Changing Job Problem Cases: Should You Be Honest?

There are gaps in your résumé , frequent job changes and maybe even one or two layoffs. That doesn’t necessarily look optimal, but it’s not a big deal either. As long as you have a good reasons.

Here is an overview of the classic problem cases when changing jobs – including a potential justification strategy and motivation to change:

1. Job change due to dismissal :

Unfortunately that happens. In the event of an employer resigning, experts advise laying the cards face up on the table – but without much justification. If the termination was operational, it wasn’t your fault anyway. Was it your fault (e.g. poor performance), say and show – constructively – what you have learned from it and what you can do better in the future. To be honest: it can happen that the chemistry is not right. Even with a change of boss. Stand by it and describe your countermeasures.

2. Too many job changes in a row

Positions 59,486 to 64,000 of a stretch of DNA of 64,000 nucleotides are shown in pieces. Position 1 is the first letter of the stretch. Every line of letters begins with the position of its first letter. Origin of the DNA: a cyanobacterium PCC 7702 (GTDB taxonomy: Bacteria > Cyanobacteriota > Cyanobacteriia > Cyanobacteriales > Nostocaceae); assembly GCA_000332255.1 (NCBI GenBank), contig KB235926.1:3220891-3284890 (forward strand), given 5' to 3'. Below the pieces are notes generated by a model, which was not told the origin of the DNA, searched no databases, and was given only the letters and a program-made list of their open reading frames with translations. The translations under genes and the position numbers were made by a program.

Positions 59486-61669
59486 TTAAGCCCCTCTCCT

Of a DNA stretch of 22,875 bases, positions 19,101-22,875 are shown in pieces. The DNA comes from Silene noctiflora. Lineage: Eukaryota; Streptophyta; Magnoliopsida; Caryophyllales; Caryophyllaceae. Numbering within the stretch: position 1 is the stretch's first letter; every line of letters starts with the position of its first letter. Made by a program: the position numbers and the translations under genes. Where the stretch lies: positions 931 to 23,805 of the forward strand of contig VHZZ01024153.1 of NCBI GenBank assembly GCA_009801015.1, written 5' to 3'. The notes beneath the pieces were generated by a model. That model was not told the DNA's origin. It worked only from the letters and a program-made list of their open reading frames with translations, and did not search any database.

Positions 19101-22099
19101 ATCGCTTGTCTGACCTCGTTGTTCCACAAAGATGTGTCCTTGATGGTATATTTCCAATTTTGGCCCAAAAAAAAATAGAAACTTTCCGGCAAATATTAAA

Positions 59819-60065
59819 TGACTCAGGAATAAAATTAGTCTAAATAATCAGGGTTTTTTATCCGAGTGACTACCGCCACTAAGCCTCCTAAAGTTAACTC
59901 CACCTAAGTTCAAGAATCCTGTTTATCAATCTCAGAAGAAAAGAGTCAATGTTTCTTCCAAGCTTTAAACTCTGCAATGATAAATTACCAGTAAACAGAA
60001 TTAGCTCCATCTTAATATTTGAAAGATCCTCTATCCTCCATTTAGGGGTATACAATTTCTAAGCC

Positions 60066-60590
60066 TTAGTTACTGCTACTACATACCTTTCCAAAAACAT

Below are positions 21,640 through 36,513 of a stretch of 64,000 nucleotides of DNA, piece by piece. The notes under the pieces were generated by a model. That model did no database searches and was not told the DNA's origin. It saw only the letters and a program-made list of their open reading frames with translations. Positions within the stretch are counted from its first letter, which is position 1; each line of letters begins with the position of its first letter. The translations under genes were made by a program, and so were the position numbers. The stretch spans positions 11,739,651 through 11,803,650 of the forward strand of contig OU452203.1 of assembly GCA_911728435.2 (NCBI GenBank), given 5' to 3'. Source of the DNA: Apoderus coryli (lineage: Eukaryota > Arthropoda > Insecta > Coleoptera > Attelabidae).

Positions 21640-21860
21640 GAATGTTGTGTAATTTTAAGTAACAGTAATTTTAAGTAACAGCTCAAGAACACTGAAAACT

Never in a job for more than a few months? Three job changes in the last two years? Overly jumpy applicants seem disoriented. The new employer must fear that he too will only remain an intermezzo. Career starters are granted an orientation phase in the first two years. With increasing professional experience, you should only change jobs no more than every three years. Anyone who wants to justify job hopping must therefore dispel doubts and show that he or she has arrived professionally. Justify the application with a long-term goal with this employer.

Self-resignation :

The question that arises here: Why not apply from a position that has not been terminated and not look for a new job beforehand? Either it was a short-circuit act – or you – by mutual agreement – anticipated an impending dismissal . The same applies here: Never speak negatively about your old employer! Assignment of blame is also taboo. Do not go into details, but also look to the future: You are now pursuing a (new) professional goal. Point.

The basic rule in all of these job change cases is: Honesty lasts the longest. Even if one or the other station is embarrassing if you have made mistakes or have been fired: Use them confidently and constructively. See mishaps as development opportunities – and justify them that way.

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